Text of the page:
ATHENS, Ga. -- Georgia coach Mark Richt received a new
eight-year, $16 million contract Wednesday that gives the two-time
Southeastern Conference champion a $500,000 a year raise.
The contract boosts Richt's annual salary to $2 million from
$1.5 million, putting him on par with the highest paid coaches in
the SEC. Richt can also earn up to $400,000 in bonuses if he meets
various incentives, including incentives tied to his team's
The Bulldogs won the SEC championship in 2005, their second in
the last four years. Before Richt's arrival, Georgia had not won an
SEC title since 1982.
Richt had five years remaining on his current contract. The new
contract extends through the 2013 season and retains a stiff buyout
clause. Richt would have to pay Georgia the remaining value of the
contract if he were to leave for another coaching job.
"I don't view the money issue as profoundly as I view the
long-term consideration on both sides," university president
Michael Adams said.
"He wants to be here and we want him to be here."
Richt is 52-13 in five years at Georgia. His 2005 team was a
preseason pick to finish third in the Eastern Division of the SEC,
but instead it won the division for the third time in five years.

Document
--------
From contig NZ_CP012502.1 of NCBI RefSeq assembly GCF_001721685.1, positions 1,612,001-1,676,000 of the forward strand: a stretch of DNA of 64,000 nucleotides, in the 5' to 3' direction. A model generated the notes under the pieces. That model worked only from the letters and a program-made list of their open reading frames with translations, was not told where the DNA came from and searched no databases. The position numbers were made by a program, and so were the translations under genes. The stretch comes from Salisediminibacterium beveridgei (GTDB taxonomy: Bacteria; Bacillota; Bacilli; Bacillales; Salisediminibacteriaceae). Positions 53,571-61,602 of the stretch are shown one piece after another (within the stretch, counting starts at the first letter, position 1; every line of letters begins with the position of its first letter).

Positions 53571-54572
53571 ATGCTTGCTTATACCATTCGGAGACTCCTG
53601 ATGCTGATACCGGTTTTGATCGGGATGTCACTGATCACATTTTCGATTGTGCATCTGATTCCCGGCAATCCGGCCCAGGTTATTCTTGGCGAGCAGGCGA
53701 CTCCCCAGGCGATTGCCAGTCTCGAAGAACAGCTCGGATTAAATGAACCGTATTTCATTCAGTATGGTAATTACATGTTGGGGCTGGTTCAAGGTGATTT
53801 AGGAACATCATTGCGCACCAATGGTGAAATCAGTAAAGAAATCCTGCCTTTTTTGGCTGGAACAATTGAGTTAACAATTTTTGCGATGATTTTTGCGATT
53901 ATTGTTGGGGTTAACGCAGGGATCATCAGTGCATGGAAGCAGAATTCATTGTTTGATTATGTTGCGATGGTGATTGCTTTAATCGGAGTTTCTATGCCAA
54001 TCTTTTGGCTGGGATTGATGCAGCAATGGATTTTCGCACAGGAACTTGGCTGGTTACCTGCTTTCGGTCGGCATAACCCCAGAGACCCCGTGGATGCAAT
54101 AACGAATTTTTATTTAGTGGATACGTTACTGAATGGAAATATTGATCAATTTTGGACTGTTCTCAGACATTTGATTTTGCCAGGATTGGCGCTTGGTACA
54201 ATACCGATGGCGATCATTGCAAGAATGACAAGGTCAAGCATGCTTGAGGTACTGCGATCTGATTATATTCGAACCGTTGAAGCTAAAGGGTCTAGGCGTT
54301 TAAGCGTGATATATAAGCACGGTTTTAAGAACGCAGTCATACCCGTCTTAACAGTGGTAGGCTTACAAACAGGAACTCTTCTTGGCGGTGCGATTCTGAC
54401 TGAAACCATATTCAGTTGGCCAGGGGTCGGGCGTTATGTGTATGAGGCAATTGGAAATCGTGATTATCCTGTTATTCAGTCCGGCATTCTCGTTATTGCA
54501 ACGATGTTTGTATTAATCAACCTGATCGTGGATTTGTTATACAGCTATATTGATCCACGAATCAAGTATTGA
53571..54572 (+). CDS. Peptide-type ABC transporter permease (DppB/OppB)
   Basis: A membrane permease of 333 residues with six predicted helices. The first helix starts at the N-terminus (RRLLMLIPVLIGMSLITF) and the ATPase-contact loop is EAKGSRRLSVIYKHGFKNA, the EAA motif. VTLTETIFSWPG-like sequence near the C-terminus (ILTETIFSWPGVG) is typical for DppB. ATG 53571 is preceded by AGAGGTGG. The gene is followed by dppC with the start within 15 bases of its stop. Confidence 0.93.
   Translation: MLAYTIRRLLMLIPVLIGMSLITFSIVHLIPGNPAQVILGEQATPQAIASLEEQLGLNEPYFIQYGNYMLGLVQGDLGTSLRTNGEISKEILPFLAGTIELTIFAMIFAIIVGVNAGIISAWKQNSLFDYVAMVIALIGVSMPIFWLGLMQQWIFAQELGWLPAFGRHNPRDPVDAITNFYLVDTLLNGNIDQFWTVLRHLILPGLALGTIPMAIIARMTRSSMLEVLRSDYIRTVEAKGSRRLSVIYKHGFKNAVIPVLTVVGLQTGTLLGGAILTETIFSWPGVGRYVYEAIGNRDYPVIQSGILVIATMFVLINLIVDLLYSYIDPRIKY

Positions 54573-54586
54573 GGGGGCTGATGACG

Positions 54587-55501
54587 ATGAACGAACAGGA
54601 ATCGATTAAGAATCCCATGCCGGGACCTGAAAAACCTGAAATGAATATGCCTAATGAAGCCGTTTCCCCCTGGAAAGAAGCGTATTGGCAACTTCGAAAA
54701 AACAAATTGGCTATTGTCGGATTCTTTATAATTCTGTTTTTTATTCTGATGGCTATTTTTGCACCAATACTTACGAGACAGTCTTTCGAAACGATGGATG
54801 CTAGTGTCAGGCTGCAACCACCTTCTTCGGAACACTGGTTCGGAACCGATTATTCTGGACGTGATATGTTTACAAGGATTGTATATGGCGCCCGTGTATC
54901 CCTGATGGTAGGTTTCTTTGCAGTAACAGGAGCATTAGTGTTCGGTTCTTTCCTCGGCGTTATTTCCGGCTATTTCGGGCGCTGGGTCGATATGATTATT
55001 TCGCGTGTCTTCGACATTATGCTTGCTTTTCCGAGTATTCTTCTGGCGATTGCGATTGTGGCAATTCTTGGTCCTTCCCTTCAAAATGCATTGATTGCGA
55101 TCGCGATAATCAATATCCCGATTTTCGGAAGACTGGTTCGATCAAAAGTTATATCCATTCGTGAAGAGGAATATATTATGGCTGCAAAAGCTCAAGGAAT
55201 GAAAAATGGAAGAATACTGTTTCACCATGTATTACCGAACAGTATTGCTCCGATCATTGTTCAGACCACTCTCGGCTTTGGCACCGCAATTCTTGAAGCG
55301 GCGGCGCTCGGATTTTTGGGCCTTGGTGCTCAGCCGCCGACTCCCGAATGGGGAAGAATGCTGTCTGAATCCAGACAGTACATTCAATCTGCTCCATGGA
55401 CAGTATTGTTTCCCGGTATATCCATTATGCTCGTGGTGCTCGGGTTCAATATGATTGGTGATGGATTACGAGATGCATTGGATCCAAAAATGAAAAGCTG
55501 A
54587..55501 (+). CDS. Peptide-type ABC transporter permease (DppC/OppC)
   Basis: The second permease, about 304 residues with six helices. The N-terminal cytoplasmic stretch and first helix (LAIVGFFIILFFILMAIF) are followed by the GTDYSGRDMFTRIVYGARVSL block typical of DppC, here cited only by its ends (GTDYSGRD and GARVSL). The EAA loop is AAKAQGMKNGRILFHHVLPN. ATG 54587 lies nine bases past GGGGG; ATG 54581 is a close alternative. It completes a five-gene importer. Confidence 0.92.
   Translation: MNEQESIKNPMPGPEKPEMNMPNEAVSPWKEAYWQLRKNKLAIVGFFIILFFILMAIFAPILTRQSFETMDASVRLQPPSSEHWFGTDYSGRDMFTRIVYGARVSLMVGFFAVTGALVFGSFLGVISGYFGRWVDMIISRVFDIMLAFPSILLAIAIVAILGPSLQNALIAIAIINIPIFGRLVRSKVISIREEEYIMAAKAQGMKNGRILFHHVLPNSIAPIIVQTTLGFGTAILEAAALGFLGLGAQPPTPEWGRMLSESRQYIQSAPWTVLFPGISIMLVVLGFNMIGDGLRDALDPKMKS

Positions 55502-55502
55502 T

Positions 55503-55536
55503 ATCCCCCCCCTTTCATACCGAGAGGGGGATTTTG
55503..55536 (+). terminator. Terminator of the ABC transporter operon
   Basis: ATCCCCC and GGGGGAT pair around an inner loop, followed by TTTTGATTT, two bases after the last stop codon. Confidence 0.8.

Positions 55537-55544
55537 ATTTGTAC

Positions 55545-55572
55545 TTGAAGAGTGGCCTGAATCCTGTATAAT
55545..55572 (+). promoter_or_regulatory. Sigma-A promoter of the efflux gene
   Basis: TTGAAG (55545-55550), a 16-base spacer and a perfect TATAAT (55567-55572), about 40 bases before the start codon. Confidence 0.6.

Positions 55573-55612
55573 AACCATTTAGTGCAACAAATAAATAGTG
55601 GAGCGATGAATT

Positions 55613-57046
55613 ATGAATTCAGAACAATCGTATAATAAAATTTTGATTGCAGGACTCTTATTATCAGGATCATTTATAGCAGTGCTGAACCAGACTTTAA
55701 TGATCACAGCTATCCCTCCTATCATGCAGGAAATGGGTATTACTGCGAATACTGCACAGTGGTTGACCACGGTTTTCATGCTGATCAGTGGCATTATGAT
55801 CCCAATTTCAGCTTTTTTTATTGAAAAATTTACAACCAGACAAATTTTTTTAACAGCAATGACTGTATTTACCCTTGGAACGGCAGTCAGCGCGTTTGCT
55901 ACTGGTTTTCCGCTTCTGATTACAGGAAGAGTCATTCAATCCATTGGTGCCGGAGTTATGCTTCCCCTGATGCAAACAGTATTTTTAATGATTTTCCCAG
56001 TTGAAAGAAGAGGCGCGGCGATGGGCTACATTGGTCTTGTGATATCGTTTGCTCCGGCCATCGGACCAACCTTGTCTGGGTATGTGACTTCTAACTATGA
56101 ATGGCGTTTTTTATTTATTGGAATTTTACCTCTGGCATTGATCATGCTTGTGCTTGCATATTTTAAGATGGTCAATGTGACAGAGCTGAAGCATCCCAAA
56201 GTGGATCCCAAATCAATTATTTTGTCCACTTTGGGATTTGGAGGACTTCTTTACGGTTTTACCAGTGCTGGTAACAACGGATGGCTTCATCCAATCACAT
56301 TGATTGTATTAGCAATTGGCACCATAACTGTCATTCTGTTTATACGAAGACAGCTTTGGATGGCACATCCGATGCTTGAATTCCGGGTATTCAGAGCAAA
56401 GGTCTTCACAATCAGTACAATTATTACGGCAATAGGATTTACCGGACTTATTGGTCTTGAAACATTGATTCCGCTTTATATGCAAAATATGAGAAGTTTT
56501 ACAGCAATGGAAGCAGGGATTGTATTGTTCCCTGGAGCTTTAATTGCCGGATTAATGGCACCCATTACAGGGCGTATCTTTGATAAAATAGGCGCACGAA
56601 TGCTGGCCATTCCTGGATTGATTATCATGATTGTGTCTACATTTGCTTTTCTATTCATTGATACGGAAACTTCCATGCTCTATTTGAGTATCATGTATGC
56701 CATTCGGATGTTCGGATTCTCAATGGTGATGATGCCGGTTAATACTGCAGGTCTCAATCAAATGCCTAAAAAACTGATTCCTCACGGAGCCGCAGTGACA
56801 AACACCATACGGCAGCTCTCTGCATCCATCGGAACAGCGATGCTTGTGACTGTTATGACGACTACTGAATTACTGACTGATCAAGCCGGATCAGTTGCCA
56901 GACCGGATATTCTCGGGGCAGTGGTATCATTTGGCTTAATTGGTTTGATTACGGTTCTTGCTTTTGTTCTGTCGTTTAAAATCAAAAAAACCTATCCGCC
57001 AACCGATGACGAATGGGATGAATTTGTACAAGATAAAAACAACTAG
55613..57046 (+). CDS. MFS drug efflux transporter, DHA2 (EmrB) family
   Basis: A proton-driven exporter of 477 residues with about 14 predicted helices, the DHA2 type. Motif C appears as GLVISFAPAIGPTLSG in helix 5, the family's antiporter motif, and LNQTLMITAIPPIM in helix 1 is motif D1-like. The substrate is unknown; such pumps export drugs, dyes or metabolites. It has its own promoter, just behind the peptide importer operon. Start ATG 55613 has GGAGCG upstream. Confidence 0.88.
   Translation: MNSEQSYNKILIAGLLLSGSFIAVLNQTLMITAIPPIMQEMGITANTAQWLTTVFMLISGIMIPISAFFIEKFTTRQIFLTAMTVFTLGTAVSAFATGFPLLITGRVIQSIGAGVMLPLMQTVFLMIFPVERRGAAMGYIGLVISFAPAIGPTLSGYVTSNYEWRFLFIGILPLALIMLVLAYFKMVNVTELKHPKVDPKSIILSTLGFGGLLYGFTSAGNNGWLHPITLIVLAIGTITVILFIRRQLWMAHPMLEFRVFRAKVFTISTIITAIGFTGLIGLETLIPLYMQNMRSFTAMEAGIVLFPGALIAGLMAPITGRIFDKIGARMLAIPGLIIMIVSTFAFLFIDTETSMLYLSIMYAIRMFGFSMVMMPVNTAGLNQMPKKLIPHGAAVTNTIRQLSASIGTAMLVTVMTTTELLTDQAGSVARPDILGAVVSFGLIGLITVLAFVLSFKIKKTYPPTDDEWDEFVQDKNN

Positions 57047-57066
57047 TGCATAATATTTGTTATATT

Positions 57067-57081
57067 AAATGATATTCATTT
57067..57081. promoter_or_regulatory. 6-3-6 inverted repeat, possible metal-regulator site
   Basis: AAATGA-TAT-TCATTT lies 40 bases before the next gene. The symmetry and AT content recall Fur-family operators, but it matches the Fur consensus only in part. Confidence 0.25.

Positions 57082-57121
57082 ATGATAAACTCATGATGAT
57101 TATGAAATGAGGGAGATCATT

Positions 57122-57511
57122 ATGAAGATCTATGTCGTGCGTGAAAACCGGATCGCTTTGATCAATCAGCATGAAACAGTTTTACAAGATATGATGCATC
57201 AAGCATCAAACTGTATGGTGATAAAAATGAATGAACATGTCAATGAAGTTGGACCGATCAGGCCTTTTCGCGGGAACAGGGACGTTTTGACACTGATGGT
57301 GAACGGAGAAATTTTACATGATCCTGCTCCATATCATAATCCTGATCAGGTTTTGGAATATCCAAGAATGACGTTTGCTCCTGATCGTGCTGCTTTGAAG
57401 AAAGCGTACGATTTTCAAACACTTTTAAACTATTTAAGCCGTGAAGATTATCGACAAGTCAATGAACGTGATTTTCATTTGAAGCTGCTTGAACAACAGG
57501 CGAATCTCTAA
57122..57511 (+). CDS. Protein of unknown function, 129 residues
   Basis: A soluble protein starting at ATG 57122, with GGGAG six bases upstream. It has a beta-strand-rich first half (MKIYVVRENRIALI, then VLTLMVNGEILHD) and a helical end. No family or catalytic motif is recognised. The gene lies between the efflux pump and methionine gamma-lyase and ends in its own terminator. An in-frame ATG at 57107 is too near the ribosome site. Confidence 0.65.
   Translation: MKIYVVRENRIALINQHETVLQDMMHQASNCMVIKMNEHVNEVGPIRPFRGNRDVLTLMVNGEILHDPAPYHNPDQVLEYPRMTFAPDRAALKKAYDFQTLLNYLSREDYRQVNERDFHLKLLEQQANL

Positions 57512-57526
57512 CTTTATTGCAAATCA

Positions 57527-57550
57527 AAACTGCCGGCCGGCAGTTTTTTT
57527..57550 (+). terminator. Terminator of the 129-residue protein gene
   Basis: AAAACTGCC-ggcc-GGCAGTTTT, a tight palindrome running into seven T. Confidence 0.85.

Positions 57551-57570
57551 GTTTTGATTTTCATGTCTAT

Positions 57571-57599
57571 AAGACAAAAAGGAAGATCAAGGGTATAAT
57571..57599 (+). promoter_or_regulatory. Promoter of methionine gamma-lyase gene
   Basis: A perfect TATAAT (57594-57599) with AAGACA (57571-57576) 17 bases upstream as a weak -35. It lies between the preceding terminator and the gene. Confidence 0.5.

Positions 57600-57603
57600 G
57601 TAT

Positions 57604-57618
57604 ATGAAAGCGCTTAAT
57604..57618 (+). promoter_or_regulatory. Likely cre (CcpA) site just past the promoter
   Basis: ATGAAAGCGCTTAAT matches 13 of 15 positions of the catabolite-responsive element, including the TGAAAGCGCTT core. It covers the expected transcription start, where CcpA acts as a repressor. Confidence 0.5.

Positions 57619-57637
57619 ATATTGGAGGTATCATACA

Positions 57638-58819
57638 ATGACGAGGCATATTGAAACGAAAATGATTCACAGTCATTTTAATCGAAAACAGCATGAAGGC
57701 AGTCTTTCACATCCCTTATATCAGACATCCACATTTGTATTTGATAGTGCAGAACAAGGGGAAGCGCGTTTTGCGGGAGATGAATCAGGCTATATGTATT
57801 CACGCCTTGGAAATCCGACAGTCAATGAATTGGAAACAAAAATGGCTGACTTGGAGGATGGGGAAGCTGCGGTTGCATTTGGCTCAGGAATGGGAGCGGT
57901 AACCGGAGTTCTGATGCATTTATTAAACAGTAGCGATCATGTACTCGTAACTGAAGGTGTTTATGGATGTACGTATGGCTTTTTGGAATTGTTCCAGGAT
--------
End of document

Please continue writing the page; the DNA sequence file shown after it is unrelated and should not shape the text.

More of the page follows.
He was out of town on a recruiting trip Wednesday but said in a
statement he is "pleased and appreciative" of the new contract.
"It says that the university wants us to be at Georgia and this
is certainly where my family wants to be," he said.
Adams said the new deal "should put a lot of those other issues
Richt, the former offensive coordinator at Florida State, has
been included in speculation about the eventual successor to
Seminoles coach Bobby Bowden.
"Coach Richt has told us this is where he wants to be, and the
university has answered to the world that we want him here," Adams
Georgia was ranked No. 10 with a 10-3 record in the final
Associated Press poll for the 2005 season. It has had four straight
top 10 finishes under Richt, winning 10 or more games each of those
Adams said the graduation rate incentive has not yet been
defined, but the rates of Georgia football players may be measured
on a national level or against other SEC schools.